These negotiations succeeded, and in March 1978, the newly formed U.S. Department of Energy (DOE) “attempted to stimulate the Rhinestreet facies … by means of a massive hydraulic fracturing treatment” (Harper & Abel, 1979: 41). In preparation for the treatment, the Devonian Shale was perforated with 50 holes between 3,112 and 3,360 feet deep (Frohne, 1978). The planned hydraulic fracturing treatment called for 270,000 gallons of nitrogen-water foam fracturing fluid, 324,000 pounds of sand proppant, and 12 major pieces of fracturing equipment (Frohne, 1978). Additionally, 6 gallons of surfactant, 1 gallon of clay stabilizer, and 44 pounds of calcium chloride per thousand gallons of water were injected with the foam (Frohne, 1978). The job also included 2,000 pounds of flaked benzoic acid to be used as a temporary diverting agent to insure that the entire perforated interval accepted some fracturing fluid (Frohne, 1978). See Table 1 for complete specifications of the planned massive hydraulic fracture treatment.

Table 1. Fleck #1 Massive Hydraulic Fracture Treatment Schedule

fleckmhf

Source: Frohne, 1978

However, during the hydraulic fracturing treatment, unexpectedly high pressures were encountered, as well as a mechanical packer problem, resulting in a catastrophic downhole casing failure (Frohne, 1978). During the curtailed foam frac operation, 1,582,000 SCF of nitrogen gas, 18,500 gallons of water, and 19,700 pounds of sand had been pumped into the well, most of which then rapidly escaped from the fractured interval and returned to the surface. During the flowback, a substantial amount of sand proppant was sprayed over the backside of the well location. Trees about 30 to 50 yards away had coats of sand plastered on trunks and branches, and there was a solid layer of sand over the rear quadrant of the well site (see Figure 1). “This served to illustrate the potential hazards associated with any stimulation effort, as well as the need for good wellhead arrangement and spectator control” (Frohne, 1978: 5).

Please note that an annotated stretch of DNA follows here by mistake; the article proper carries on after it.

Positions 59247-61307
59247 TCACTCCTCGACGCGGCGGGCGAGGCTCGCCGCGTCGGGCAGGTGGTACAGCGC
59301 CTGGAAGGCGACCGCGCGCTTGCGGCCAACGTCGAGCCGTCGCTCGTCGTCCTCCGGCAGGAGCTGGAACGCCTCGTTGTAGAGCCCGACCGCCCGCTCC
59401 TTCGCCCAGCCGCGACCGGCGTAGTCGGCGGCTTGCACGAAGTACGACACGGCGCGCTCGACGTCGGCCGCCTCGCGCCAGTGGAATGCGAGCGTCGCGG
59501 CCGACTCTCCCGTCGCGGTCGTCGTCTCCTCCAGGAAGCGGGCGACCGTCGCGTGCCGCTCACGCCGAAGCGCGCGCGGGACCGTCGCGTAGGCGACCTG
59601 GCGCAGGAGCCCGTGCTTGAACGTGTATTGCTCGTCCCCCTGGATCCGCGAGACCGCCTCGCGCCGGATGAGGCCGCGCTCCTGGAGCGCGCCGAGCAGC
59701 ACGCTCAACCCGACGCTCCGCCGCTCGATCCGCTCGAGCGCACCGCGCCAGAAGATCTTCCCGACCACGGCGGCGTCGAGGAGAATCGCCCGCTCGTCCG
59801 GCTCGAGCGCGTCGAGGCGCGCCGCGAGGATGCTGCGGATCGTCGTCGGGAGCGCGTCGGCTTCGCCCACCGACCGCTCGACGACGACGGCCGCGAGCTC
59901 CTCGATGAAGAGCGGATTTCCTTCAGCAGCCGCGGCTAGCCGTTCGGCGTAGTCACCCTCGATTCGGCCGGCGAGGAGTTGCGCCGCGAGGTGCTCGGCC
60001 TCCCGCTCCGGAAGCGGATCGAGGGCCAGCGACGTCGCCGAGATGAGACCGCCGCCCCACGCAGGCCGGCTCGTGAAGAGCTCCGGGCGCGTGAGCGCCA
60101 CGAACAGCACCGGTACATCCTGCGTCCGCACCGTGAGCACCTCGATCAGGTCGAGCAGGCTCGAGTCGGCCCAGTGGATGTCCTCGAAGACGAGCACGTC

Figure 1. Fleck #1 Massive Hydraulic Fracture Treatment Schematic

fleckdiagram

Source: Frohne, 1978